Do you have tickets for Wozzeck? Were you a little frightened when you heard a singer rehearsing the strange singing/speaking vocal sounds of Pierrot Lunaire? Are you interested in learning about music of high emotion and understated, whispered beauty?
For centuries, composers and artists have sought new forms of expression, breaking old rules and conventions in their search for new dynamic heights. Baroque composers like Bach sought beauty in technical counterpoint, creating complex harmony with canon and fugue. Classical composers, Mozart most famous among them, largely abandoned the old stuffy fugues for heavier emphasis on melody and tonal harmony. Tchaikovsky and his Romantic-era contemporaries loosened the strings of traditional harmony, freely using dissonant (clashing, “wrong” sounding) and non-key notes to increase dramatic tension and to represent the increasingly violent and turbulent world in which they lived.
At the turn of the twentieth century, composers, feeling that no more could be done within the bounds of traditional tonality and keys, began to experiment with atonal music- music with no key and no tonal center. These pieces in their time were highly expressive, striking, and bizarre. Audiences were accustomed to the safe and centered music of years before, and this new artistic and musical trend would have seemed strange and unfamiliar.
After this break from tonality, Arnold Schoenberg famously developed an influential new system of composing- his twelve-tone technique, later dubbed serialism. In his system, all twelve notes of the western musical scale were used equally, in a pre-decided order. A series of the twelve notes in a random or arbitrary order made up a tone row. In the music, the composer wrote the notes in the order of the row, no note could be repeated or reused until the cycle repeated. Tone rows could also be reversed or started in different positions- but the strict order of the row still applied.
The music of this system is very complex and difficult for performers and audiences alike. Pitches and rhythms often sound like they have been written randomly or carelessly, but quite the opposite is true. Twelve-tone pieces are constructed as meticulously and carefully as any Beethoven symphony. When listening to a piece by Schoenberg, Webern, or Berg, the audience must shift their expectations and ideas of what music is and how music should sound. Only by releasing the old opinions and definitions can audiences and performers appreciate this music, and that was exactly the goal of these pioneering composers.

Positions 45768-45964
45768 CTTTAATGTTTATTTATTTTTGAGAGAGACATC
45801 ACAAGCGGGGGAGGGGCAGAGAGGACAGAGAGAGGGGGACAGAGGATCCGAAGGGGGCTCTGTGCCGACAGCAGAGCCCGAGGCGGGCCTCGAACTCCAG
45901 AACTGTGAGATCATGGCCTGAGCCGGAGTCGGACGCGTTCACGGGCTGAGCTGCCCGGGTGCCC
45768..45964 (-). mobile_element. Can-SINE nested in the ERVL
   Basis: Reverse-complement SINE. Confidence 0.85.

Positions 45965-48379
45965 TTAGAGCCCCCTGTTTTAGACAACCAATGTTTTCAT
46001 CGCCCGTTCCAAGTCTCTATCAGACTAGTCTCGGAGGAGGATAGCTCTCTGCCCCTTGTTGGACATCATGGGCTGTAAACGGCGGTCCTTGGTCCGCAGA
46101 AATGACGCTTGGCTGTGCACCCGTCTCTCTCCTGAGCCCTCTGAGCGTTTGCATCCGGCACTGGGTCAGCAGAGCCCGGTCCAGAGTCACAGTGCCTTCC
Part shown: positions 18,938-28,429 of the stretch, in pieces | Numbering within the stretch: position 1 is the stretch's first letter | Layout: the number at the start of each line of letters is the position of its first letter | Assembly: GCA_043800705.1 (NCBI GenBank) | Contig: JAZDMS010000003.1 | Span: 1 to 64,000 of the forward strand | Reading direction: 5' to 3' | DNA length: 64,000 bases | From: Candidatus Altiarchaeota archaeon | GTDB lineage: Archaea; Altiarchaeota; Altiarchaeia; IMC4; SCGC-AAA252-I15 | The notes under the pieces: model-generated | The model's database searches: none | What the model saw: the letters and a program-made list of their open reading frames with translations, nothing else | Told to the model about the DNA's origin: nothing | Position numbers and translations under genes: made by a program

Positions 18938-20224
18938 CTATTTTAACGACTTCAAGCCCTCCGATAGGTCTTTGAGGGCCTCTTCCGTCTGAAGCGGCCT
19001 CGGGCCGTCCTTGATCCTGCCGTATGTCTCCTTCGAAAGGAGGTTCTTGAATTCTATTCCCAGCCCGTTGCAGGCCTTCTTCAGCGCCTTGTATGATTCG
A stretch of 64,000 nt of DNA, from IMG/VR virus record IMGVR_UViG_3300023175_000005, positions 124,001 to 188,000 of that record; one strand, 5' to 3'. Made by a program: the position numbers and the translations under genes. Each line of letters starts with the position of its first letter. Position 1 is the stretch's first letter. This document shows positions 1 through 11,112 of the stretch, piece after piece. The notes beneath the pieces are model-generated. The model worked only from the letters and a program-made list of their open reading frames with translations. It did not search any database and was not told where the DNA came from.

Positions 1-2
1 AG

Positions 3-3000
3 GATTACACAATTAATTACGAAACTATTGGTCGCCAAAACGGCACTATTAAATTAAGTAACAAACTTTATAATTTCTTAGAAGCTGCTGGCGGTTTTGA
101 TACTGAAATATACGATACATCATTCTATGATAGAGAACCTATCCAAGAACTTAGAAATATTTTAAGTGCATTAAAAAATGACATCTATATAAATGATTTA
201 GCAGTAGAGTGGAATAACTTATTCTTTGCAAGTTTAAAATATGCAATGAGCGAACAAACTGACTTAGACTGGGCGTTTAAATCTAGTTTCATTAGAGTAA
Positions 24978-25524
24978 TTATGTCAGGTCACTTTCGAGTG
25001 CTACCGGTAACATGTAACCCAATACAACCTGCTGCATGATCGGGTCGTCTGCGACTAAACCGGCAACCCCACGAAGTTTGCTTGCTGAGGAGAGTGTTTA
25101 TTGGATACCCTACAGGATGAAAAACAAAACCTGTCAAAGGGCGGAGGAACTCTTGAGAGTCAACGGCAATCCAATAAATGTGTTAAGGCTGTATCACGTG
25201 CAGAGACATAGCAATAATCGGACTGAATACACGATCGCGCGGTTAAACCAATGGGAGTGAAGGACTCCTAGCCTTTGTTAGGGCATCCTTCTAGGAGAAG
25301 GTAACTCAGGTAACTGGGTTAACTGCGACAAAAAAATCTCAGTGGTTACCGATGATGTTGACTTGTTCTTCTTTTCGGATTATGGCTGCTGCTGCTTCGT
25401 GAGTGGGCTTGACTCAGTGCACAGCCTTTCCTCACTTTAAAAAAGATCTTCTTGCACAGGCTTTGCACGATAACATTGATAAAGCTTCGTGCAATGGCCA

Another major branch of twentieth-century classical music was a return to older forms with a fresh treatment. This new look on the old style is called Neoclassicism. Composers like Stravinsky wrote symphonies, ballets, and operas modeled after Baroque, Classical, and Romantic forms, but did so with twentieth-century musical vocabulary. They used atonality, complex rhythms, and shocking subject matter liberally to distinguish their modern work from that of the older masters.
Neoclassical music is commonly thought to be the most approachable twentieth-century classical music, but audiences must still be ready for anything. Stravinsky’s ballet Rite of Spring famously provoked a riot in the theater on the night of its 1913 premiere. The Paris audience simply could not handle the strange, startling, atonal music with the pagan dancing and costuming of the dancers.
The variety of twentieth-century classical music is endless. Composers like John Cage wrote experimental chance music based upon random arrangements of pitches and rhythms chosen by the composer or the performer. Charles Ives and others explored ploytonality, most famously in Ives’ Variations on America, in which the orchestra plays the melody of America in two different keys- at the same time. The introduction of electronic sound technology sparked an electronic music movement that is still going strong today. Later twentieth-century and many contemporary composers explored musical minimalism, using simple musical phrases or statements repeated over and over with slight variations, additions, and deletions. Learning to appreciate this age of outer-limits expression can be endlessly challenging and endlessly rewarding.
Checkout Symphony of Psalms (1930) by Igor Stravinsky in the below video.
Early atonality- Pierrot Lunaire, Op. 21 (1912) by Arnold Schoenberg
Twelve-Tone Serialism- String Trio, Op. 20 (1927) by Anton Webern
Neoclassicism- Symphony of Psalms (1930) by Igor Stravinsky
Chance Music- Music of Changes (1951) by John Cage
Minimalism- String Quartet No. 5 (1991) by Philip Glass
To book in for classical music lessons in singing, piano, or guitar, call Jumbonote Music School on 0450 144 399.